“I like smiling. Smiling’s my favorite,” says Buddy the Elf in the new musical currently playing at the Al Hirschfeld theater. The latest film to theater adaptation to hit Broadway is a thick and syrupy dose of holiday cheer, not unlike the maple syrup that Buddy pours onto everything he eats. But, in small doses, maple syrup and holiday musicals can both be enjoyable treats.

Directed by Casey Nicholaw and with a book by Thomas Meehan and Bob Martin and songs by Matthew Sklar and Chad Beguelin, Elf remains faithful to the beloved 2003 film that starred Will Ferrell. Buddy, who was orphaned as a baby, crawled into Santa’s toy bag and was raised by elves at the North Pole. When he reaches the age of 30 and is much taller than all of his fellow elves, he learns he is human and sets out to New York to find his actual father, Walter Hobbs (an appropriately gruff Mark Jacoby). Family reconciliations and holiday cheer ensue in this predictable, but entertaining show.

Sebastian Arcelus is ideally cast as Buddy, giving a spirited and sunny performance. In a role originated on film by Will Ferrell, Arecelus has some painfully curled shoes to fill and wisely, he does not imitate Ferrell but instead presents his own interpretation of Buddy. The seemingly inexhaustible Arcelus, who is in almost every scene of the show, demonstrates his triple threat skills singing, dancing, acting and even ice skating throughout the show. He is the heart of the production and manages to maintain the levels of excitement and exuberance necessary as well as achieving some impressive comedic moments.

Jacoby plays Buddy’s father, and Beth Leavel is impressively heartfelt as his stepmother. Matthew Gumley plays Buddy’s younger brother, giving an impressive performance that is neither cute nor cloying – an achievement for any child actor, but especially in a holiday show. Gumley and Leavel share two mother-and-son duets, one sad and one excited, that are surprisingly touching. Amy Spanger gives an appropriately sarcastic performance as Jovie, Buddy’s love interest, belting her heart out during her one song, “Never Fall In Love With An Elf,” and Valerie Wright as Buddy’s father’s sarcastic secretary steals several scenes. Rounding out the cast is George Wendt as Santa, clearly having a fine time onstage.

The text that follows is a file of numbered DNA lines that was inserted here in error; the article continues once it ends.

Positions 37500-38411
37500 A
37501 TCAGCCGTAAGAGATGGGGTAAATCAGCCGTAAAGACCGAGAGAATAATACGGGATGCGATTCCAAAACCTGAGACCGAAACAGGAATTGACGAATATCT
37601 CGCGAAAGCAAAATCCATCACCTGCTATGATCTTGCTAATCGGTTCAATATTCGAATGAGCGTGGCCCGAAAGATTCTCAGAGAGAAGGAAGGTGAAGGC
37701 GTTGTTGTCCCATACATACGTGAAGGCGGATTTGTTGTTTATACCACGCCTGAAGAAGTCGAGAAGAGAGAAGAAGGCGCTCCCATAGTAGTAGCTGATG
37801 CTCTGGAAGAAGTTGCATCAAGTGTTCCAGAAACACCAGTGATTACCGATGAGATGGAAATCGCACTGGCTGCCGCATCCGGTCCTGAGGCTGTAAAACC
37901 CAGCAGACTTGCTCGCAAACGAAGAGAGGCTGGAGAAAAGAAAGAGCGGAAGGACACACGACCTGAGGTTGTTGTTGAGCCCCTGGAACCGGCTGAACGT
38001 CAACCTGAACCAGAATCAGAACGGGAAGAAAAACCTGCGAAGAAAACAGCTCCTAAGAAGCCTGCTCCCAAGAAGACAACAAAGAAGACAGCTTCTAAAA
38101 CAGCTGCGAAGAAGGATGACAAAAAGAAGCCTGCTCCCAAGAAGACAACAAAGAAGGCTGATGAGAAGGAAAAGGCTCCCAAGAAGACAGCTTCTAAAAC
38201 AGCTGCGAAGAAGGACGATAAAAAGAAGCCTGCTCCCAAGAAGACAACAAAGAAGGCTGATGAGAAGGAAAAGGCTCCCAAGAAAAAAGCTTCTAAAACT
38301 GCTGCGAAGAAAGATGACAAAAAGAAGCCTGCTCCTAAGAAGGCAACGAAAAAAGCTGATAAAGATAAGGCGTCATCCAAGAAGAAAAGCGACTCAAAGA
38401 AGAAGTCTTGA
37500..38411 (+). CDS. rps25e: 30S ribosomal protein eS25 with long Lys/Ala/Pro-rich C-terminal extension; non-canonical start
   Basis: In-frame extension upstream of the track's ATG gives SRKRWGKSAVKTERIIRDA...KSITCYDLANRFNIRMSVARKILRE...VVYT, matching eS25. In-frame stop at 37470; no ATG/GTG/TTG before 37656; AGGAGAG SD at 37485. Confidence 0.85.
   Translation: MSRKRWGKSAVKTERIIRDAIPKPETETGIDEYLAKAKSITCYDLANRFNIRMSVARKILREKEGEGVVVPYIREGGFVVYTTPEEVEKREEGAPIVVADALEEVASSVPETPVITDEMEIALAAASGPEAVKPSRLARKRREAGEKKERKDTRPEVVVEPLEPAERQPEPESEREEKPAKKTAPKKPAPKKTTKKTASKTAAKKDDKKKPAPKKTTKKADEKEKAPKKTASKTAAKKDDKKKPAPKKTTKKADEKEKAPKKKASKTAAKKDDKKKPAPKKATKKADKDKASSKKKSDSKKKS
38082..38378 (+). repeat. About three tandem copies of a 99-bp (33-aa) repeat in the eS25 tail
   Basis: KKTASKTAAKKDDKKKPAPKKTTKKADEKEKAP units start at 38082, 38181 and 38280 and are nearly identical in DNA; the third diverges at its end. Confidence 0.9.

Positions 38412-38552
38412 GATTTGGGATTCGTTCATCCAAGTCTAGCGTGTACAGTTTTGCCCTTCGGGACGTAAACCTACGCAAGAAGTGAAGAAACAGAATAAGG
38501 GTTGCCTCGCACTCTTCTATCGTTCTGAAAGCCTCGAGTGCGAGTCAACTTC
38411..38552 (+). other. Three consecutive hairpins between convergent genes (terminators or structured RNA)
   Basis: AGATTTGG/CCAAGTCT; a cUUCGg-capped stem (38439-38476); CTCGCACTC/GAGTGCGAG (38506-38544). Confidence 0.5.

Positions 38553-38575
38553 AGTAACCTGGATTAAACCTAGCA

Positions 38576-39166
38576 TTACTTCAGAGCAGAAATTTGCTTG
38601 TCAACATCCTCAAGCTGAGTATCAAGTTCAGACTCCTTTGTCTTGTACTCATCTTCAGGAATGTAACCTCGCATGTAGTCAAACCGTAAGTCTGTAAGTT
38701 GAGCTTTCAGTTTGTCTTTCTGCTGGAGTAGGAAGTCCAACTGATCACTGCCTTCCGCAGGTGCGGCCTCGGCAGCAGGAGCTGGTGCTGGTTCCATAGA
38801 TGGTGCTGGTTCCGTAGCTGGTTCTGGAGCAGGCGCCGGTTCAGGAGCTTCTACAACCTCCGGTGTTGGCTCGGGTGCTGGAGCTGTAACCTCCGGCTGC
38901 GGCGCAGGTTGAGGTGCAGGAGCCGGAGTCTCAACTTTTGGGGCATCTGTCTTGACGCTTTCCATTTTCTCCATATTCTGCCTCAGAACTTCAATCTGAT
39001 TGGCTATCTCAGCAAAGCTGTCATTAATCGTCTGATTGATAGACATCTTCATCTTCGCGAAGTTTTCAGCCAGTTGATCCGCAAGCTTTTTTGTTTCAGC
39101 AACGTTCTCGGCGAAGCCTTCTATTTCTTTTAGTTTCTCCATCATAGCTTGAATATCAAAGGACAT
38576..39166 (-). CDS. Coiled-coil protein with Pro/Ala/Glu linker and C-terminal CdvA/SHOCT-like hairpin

While the stage adaptation does not achieve the same level of sarcasm that the film did, pointing a sly finger at holiday entertainment and the idea of the holiday spirit, it does provide some laughs here and there, especially when referencing global warming, Charlie Sheen or even the seemingly inevitable gift of a holiday Snuggie. (Santa keeps his naughty and nice list on an iPad in this show). But this production is trying to be what the movie was making fun of and the heartfelt and sincere moments override any sarcasm in the script. At times, the sweetness becomes too much – does Buddy’s father actually realize he is an absentee dad that quickly? And do we really need another speech about the real meaning of Christmas? – But in a cold holiday season like this one, maybe a dose of sweetness is just what the doctor ordered.

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